Lapointe: Where Was Chris Ilitch, the Condescending Monarch of Detroit's Royal Sports Family?

July 07, 2019, 10:06 PM by  Joe Lapointe

Chris Ilitch (Photo: Ilitch Holdings Inc.)

Dave Dombrowski showed up at Comerica Park over the weekend, but where was Chris Ilitch?

J.D. Martinez, Rick Porcello and David Price were there too, but where was Chris Ilitch?

Even Jim Leyland and Mario Impemba were around, but where in the hell was Chris Ilitch?

Ilitch – whose family owns the Tigers and the Red Wings and lots of other things – didn’t make himself available to explain the vague, “multi-year” contract extension awarded to Al Avila Friday before their wretched Tigers got swept by the World Series champion Boston Red Sox in a three-game series.

Instead, Ilitch issued a press release about his executive vice president and general manager of his team, now 28-57.

“I’ve been impressed with Al’s leadership and focus,” Ilitch wrote. He never showed up to account to the fans through the media. Perhaps, on a holiday weekend, he was just too busy.

Such haughty remove is customary for the condescending Ilitch, the former crown prince and now monarch of Detroit’s royal sports family.

His critics see him as a profiteering slumlord who accepts public subsidies from taxpayers for his teams’ playpens while breaking promises of developing the surrounding area called “District Detroit.” 

The presence of Boston visitors told a story. Dombrowski, who now runs the Red Sox, ran the Tigers when they were successful. But he was fired during the 2015 season by the Ilitch ownership and replaced by Avila.

Red Sox stars Martinez, Porcello and Price were productive Tigers during their last good era until the Ilitches lost them, too. Porcello won Saturday’s game; Price won Sunday’s.

Leyland, a special assistant to Avila, was the field manager when the Tigers reached the World Series in 2006 and 2012. Impemba, now a Red Sox radio broadcaster, worked TV for Tigers games in a career here that overlapped that era.

Mario Impemba, left, and Rod Allen

He left last summer after a scuffle with broadcast partner Rod Allen, a metaphor for the team they covered. Dombrowski found Impemba a job; Dombrowski knows talent.

Three realistic questions

Had Ilitch consented to address his subjects over the weekend at Comerica, he might have heard questions like:

  • How does your baseball team lose Cy Young pitchers like Porcello, Justin Verlander and Max Scherzer – for budget reasons -- while hanging on to the self-centered Miguel Cabrera, a former home-run hitter who will make a little more than $30 million per year until 2023 when he is 40 years old?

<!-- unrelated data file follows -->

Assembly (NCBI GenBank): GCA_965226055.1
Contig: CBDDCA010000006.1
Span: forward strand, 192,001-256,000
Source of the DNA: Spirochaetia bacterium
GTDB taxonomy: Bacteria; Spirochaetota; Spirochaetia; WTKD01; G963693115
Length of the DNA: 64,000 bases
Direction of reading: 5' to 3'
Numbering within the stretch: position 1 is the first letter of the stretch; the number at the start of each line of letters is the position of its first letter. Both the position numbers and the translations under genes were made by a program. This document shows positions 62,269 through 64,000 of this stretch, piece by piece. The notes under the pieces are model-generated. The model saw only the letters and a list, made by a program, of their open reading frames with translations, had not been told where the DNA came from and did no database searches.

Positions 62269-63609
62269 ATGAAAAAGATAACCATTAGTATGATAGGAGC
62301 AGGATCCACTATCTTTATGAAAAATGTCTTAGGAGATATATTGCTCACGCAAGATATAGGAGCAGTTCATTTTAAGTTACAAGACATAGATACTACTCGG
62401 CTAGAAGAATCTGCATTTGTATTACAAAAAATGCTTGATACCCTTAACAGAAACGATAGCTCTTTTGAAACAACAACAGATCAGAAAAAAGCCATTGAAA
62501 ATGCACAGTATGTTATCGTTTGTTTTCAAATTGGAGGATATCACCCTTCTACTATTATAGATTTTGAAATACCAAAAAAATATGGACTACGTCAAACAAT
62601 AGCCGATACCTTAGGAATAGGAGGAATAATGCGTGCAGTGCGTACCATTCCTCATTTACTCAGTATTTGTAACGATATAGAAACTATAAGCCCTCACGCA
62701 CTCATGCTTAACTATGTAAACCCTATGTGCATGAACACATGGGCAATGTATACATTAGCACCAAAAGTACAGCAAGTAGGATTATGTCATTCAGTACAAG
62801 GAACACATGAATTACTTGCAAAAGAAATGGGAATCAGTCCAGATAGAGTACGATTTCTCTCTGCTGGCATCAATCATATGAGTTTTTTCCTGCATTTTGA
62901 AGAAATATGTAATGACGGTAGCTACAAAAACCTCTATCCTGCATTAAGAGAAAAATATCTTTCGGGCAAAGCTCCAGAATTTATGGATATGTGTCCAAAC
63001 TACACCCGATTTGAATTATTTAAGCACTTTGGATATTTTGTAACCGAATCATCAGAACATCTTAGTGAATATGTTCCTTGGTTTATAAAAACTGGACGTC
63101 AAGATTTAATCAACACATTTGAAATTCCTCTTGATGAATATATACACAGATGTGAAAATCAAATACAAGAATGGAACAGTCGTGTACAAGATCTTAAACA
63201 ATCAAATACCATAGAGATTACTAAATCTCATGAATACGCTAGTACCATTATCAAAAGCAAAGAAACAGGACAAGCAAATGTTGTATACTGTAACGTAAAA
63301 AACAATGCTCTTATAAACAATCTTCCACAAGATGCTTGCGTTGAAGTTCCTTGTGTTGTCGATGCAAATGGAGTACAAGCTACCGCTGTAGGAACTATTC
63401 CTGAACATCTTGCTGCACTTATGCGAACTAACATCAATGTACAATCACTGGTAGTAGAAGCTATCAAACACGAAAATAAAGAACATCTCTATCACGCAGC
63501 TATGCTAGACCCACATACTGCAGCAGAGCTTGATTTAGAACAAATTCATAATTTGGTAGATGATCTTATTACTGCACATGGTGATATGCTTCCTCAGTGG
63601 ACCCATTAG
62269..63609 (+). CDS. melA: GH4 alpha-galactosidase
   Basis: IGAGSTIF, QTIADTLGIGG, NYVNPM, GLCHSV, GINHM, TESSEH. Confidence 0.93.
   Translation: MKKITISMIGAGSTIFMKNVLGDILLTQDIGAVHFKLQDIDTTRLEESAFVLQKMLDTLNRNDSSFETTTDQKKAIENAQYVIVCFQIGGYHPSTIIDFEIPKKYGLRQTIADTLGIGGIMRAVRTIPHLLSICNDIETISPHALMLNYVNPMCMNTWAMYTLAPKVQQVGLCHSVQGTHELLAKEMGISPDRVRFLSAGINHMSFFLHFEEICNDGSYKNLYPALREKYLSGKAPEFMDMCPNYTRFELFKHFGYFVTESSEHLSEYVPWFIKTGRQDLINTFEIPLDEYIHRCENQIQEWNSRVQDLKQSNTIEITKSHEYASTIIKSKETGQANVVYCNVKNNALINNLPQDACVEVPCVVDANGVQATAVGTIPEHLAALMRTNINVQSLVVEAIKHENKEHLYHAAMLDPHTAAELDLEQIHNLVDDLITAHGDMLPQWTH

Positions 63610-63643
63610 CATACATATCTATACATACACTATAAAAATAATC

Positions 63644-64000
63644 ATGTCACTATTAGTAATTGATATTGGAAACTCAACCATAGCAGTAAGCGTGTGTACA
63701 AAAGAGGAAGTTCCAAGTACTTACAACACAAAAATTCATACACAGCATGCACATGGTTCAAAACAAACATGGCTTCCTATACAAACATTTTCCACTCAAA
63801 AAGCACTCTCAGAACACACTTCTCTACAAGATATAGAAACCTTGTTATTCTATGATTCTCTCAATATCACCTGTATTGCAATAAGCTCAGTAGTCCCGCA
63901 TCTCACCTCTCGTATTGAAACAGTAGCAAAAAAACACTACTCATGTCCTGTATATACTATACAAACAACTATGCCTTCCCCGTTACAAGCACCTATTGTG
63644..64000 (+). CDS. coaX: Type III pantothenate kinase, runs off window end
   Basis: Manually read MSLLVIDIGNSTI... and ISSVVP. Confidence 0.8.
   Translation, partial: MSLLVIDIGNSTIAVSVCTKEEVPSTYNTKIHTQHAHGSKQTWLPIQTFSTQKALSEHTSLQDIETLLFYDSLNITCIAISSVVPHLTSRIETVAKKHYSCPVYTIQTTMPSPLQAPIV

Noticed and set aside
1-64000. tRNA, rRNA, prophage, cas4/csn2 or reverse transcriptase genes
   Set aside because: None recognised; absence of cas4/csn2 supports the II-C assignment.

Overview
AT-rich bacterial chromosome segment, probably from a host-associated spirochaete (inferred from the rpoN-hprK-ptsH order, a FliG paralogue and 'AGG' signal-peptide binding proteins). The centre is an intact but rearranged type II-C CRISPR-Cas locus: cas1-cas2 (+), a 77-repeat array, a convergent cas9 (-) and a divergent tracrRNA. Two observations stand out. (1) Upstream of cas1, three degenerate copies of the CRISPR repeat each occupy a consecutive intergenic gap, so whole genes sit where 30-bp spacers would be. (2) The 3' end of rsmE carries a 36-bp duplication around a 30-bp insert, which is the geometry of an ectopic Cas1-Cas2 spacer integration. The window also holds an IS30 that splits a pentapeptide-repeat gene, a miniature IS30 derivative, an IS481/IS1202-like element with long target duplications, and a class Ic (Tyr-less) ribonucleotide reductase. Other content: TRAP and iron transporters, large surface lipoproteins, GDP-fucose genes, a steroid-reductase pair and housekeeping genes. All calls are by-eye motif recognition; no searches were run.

• Why have neither of your bedrock sports franchises made the post-season playoffs in recent seasons?
  • And why have other real estate developers sought, bought and built on properties in Detroit in the last five years while the Ilitches – who promised so much – have not delivered the residential and retail buildings touted in 2014 when they announced their new Little Caesars Arena?

In some major-league cities – especially savvy ones with four core pro teams – a businessman like Chris Ilitch would be questioned harshly by public officials and investigated by the news media. In his publically subsidized sports arenas, the home fans would boo his teams.

Mike Ilitch

But Ilitch dodges this due to the enormous good will earned by his parents, Mike and Marian, who revived the Red Wings in the late 20th. Century and the Tigers at the start of the 21st.

And they invested in downtown back when few did. With four Stanley Cup titles and two American League pennants, the success of the Ilitch teams is a matter of public record.

Fateful turning point

But also on the public record – from court documents -- is a fateful moment in the House of Ilitch from 2005 which prefigured what is happening today.

Until then, Chris and his sister, Denise, had been co-equals in the family kingdom, which includes a casino, a pizza brand and plenty of land -- some of it vacant buildings, some of it paved for parking lots.

A woman who worked for Chris, and who also was a friend of Denise, had filed a lawsuit for wrongful dismissal. Her name was Cheryl F. Good. Denise took her side against her brother. Father Mike was sympathetic to his daughter, at least at first, Denise said.

Denise Ilitch (Photo: University of Michigan)

Court papers show that Chris sent an email to his mother that she needed to “send a message to Denise” regarding the dispute.

“She cannot dictate unilaterally but needs to work with her equal (me) as well as with our owners (you and MI),” the email said “She needs this message loud and clear because she has thrown a challenge of authority to me as well as the both of you.”

In testimony, sister Denise was asked about a subsequent telephone conversation in which mother Marian took brother Chris’s side.

Father Mike (who died in 2017) also was on the call but said little, Denise said.

Her mother spoke clearly about the dispute.

“She said she didn’t give a rat’s ass and that she didn’t care,” Denise Ilitch said. “ . . . She just kept saying `I don’t care. I don’t care, little lady, you got that? I don’t care.’ . . . She just screamed a lot.”

The case was settled out of court, according to Deborah Gordon, attorney for the plaintiff. But it served as a symbolic battle for control of a family empire.

Defeated, Denise left the family business and serves as a regent at the University of Michigan.

So Chris won that power struggle and became the king.

But what crowns has he won lately?

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